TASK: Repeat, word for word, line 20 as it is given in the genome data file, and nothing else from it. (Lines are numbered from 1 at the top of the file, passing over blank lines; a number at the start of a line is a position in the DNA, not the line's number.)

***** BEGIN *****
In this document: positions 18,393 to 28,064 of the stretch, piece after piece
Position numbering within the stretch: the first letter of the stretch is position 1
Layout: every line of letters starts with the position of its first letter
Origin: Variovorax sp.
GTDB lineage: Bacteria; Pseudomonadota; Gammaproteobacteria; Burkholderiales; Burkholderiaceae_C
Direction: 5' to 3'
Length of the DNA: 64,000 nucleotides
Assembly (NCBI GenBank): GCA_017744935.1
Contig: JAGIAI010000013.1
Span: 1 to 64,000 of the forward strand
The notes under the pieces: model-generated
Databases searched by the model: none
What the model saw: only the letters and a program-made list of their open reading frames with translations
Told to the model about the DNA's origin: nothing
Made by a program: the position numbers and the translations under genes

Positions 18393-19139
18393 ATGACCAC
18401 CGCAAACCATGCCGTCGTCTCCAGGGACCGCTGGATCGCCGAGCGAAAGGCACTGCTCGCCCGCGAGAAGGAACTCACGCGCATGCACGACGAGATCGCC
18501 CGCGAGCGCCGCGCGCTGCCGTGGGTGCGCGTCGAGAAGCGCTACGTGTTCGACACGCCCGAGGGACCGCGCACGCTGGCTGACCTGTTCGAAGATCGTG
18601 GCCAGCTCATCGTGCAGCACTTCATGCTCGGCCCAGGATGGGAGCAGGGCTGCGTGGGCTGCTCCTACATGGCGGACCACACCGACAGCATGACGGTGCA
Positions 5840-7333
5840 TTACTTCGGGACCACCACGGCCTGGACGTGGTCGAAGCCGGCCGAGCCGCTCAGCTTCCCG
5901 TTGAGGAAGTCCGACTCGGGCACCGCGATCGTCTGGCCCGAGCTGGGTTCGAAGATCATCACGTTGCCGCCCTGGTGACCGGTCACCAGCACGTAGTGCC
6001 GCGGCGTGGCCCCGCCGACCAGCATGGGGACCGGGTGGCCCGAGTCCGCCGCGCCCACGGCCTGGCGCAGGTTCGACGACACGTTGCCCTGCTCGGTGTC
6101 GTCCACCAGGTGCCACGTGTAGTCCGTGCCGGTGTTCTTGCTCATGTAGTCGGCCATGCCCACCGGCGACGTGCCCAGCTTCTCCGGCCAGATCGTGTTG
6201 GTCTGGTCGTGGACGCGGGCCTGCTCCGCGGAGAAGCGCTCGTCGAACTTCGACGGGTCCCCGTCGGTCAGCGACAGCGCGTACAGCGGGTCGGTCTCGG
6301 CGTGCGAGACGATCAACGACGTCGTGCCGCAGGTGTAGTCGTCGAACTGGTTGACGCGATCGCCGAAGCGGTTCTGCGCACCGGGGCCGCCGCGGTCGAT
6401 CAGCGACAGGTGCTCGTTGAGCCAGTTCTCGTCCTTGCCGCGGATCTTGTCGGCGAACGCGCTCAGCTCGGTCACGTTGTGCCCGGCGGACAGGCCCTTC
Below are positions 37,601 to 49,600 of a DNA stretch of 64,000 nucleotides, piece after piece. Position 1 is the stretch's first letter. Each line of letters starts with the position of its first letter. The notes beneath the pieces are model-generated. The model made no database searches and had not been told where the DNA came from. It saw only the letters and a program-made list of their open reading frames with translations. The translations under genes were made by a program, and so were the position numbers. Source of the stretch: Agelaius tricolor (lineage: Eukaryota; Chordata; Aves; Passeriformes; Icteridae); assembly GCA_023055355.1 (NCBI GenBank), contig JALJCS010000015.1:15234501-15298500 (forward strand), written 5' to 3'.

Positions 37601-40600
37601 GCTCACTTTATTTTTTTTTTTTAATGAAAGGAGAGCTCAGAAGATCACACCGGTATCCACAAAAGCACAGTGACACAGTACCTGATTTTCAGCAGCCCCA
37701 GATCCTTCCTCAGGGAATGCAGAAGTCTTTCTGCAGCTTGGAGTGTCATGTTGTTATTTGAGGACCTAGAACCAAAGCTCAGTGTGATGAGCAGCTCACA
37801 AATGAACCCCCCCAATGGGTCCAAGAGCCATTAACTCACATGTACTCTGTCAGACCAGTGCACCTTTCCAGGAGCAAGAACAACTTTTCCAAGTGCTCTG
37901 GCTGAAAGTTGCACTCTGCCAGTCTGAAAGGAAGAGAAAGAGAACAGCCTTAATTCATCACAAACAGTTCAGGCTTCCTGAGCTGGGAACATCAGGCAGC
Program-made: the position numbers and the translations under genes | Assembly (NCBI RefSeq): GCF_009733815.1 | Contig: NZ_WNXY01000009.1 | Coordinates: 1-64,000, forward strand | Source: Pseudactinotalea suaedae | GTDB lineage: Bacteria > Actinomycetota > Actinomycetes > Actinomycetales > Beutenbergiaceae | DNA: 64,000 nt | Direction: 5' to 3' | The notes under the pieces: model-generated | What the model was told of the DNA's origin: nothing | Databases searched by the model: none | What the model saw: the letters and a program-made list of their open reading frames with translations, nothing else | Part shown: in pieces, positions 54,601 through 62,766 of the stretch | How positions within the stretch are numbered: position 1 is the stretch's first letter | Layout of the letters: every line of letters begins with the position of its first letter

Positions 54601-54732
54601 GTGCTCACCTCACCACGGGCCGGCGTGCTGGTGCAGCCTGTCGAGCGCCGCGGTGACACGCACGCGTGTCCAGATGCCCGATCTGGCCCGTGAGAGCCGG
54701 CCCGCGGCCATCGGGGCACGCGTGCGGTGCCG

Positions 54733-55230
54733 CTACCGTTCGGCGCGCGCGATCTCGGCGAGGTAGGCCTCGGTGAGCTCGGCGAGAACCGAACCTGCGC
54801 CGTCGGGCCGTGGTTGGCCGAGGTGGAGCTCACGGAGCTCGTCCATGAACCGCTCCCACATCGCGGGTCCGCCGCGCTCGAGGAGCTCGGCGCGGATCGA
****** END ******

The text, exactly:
18601 GCCAGCTCATCGTGCAGCACTTCATGCTCGGCCCAGGATGGGAGCAGGGCTGCGTGGGCTGCTCCTACATGGCGGACCACACCGACAGCATGACGGTGCA